Results 1 to 4 of 4

Math Help - Matrix Puzzle

  1. #1
    Newbie
    Joined
    Mar 2008
    Posts
    12

    Matrix Puzzle

    Suppose that we have a 3x3 matrix such that the sum of each row and that of each column is equal to the same non-negative integer s. If each entry is known to be a non-negative integer and same number can be used more than once in each row or in each column, how many such 3x3 matrices are there?
    Follow Math Help Forum on Facebook and Google+

  2. #2
    Super Member

    Joined
    May 2006
    From
    Lexington, MA (USA)
    Posts
    11,663
    Thanks
    603
    Hello, hastings!

    Are they any other restrictions to the numbers?
    As stated, the problem is rather silly.


    Suppose that we have a 3x3 matrix such that the sum of each row
    and that of each column is equal to the same non-negative integer S.
    If each entry is known to be a non-negative integer
    and same number can be used more than once in each row or in each column,
    how many such 3x3 matrices are there? . . {\color{blue}\text{Answer: }\:\infty}

    Since numbers can be repeated, the problem is trivial.

    . . A solution is: . \left[\begin{array}{ccc} n & n & n \\ n & n & n \\ n& n & n\end{array}\right] . for any n \in I^+



    Using three different integers: a,b,c

    . . a solution is: . \left[\begin{array}{ccc}a & b & c \\ b & c & a \\ c & a & b\end{array}\right] . for any a,b,c \in I^+



    Even if the numbers must be consecutive integers,

    . . a solution is: . \left[\begin{array}{ccc} a+7 &a+2 & a+3 \\ a & a+4 & a+8 \\ a+5 & a+2 & a+1 \end{array}\right] . for any a \in I^+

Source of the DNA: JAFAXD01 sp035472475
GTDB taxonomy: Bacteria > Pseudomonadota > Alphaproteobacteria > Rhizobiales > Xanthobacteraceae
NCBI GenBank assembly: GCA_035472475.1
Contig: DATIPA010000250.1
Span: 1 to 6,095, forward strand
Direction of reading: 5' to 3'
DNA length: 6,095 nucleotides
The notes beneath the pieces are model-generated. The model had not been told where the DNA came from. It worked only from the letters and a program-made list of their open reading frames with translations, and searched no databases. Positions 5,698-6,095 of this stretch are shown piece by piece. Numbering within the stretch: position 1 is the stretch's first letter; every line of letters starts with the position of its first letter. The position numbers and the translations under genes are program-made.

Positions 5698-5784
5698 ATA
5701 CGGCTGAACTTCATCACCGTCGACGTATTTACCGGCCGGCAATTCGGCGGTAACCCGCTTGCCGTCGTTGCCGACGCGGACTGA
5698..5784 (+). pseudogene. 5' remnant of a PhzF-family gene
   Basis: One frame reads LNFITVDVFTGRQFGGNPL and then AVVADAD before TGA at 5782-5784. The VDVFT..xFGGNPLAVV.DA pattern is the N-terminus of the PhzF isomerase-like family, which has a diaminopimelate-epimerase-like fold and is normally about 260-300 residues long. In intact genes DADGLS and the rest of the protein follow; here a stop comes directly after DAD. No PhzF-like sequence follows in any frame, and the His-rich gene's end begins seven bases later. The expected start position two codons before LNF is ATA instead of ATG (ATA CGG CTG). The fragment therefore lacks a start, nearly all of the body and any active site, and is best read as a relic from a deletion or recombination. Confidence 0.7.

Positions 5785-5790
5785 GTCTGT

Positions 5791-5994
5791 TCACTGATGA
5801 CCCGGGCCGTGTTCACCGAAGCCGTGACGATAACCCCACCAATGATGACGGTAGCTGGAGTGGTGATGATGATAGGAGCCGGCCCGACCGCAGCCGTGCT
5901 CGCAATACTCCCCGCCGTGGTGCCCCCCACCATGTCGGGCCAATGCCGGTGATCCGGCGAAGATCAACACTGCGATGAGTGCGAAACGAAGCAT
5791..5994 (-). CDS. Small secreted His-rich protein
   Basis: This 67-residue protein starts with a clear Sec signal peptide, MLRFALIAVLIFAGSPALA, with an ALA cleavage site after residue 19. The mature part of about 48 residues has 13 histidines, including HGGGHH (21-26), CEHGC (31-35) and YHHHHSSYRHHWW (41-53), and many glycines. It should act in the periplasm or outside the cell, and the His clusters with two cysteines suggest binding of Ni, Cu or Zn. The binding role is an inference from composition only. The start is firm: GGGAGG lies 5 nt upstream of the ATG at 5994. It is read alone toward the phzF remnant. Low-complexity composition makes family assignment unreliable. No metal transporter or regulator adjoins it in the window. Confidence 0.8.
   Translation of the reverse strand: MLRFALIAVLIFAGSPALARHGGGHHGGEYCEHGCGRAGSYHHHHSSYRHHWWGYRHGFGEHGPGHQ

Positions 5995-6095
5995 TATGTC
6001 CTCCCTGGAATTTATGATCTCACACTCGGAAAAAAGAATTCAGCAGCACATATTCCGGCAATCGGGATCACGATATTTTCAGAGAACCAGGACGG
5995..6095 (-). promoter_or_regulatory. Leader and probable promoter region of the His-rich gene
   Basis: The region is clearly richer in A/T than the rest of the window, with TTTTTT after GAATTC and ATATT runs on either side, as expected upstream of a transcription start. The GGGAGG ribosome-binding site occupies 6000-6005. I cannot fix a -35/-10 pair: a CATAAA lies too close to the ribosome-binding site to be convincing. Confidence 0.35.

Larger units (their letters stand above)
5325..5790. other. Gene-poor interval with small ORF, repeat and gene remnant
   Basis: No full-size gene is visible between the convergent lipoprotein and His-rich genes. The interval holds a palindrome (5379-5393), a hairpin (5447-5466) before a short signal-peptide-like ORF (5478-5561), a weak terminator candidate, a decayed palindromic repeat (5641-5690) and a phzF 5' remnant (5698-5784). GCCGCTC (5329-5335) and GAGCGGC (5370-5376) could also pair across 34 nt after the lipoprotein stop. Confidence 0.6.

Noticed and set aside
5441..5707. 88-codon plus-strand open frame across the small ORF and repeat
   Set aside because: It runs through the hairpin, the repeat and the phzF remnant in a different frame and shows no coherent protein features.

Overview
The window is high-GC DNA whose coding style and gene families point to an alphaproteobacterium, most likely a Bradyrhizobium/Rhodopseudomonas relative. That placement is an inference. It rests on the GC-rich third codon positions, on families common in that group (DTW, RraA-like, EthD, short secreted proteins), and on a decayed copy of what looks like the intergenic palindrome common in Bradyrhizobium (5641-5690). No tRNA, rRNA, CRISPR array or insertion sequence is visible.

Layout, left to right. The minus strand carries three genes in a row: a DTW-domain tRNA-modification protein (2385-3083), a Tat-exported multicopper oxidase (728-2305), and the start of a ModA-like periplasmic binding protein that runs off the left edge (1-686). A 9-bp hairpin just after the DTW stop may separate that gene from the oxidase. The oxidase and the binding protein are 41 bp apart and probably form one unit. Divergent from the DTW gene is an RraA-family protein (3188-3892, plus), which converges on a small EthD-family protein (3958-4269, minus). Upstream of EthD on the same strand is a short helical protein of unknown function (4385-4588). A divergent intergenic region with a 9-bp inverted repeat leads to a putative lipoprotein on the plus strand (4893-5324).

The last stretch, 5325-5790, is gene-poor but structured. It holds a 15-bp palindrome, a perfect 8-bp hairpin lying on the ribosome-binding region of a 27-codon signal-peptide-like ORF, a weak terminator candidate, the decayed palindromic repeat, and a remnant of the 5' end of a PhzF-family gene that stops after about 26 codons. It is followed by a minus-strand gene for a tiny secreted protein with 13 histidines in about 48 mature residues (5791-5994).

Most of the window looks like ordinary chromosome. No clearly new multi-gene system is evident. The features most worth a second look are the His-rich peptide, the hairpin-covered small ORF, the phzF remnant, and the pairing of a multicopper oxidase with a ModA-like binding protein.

Follow Math Help Forum on Facebook and Google+

  3. #3
    Newbie
    Joined
    Mar 2008
    Posts
    12
    Hello soroban,

    This is what i found, too, but the person who asked me this puzzle said that the answer was different. Anyways, if no repetition is allowed, is there a formula for the number of such matrices?
    Follow Math Help Forum on Facebook and Google+

  4. #4
    Grand Panjandrum
    Joined
    Nov 2005
    From
    someplace
    Posts
    14,972
    Thanks
    4
    Quote Originally Posted by Soroban View Post
    Hello, hastings!

    Are they any other restrictions to the numbers?
    As stated, the problem is rather silly.



    Since numbers can be repeated, the problem is trivial.

    . . A solution is: . \left[\begin{array}{ccc} n & n & n \\ n & n & n \\ n& n & n\end{array}\right] . for any n \in I^+



    Using three different integers: a,b,c

    . . a solution is: . \left[\begin{array}{ccc}a & b & c \\ b & c & a \\ c & a & b\end{array}\right] . for any a,b,c \in I^+



    Even if the numbers must be consecutive integers,

    . . a solution is: . \left[\begin{array}{ccc} a+7 &a+2 & a+3 \\ a & a+4 & a+8 \\ a+5 & a+2 & a+1 \end{array}\right] . for any a \in I^+

    The question wants to know for a fixed s \in \mathbb{N} how many N(s) distinct matrices satisfying the condition exist.

    The obvious results are N(1)=0, \ N(2)=0,\ N(3)=1,\ N(4)=6.

    RonL
    Follow Math Help Forum on Facebook and Google+

Similar Math Help Forum Discussions

  1. Help with a puzzle
    Posted in the Algebra Forum
    Replies: 3
    Last Post: December 13th 2011, 02:00 PM
  2. Puzzle
    Posted in the Math Challenge Problems Forum
    Replies: 3
    Last Post: December 22nd 2006, 03:38 PM
  3. A puzzle
    Posted in the Math Challenge Problems Forum
    Replies: 4
    Last Post: December 9th 2006, 07:40 PM
  4. another puzzle
    Posted in the Algebra Forum
    Replies: 2
    Last Post: March 7th 2006, 07:35 PM
  5. another puzzle
    Posted in the Math Challenge Problems Forum
    Replies: 2
    Last Post: March 7th 2006, 07:33 PM

Search Tags


/mathhelpforum @mathhelpforum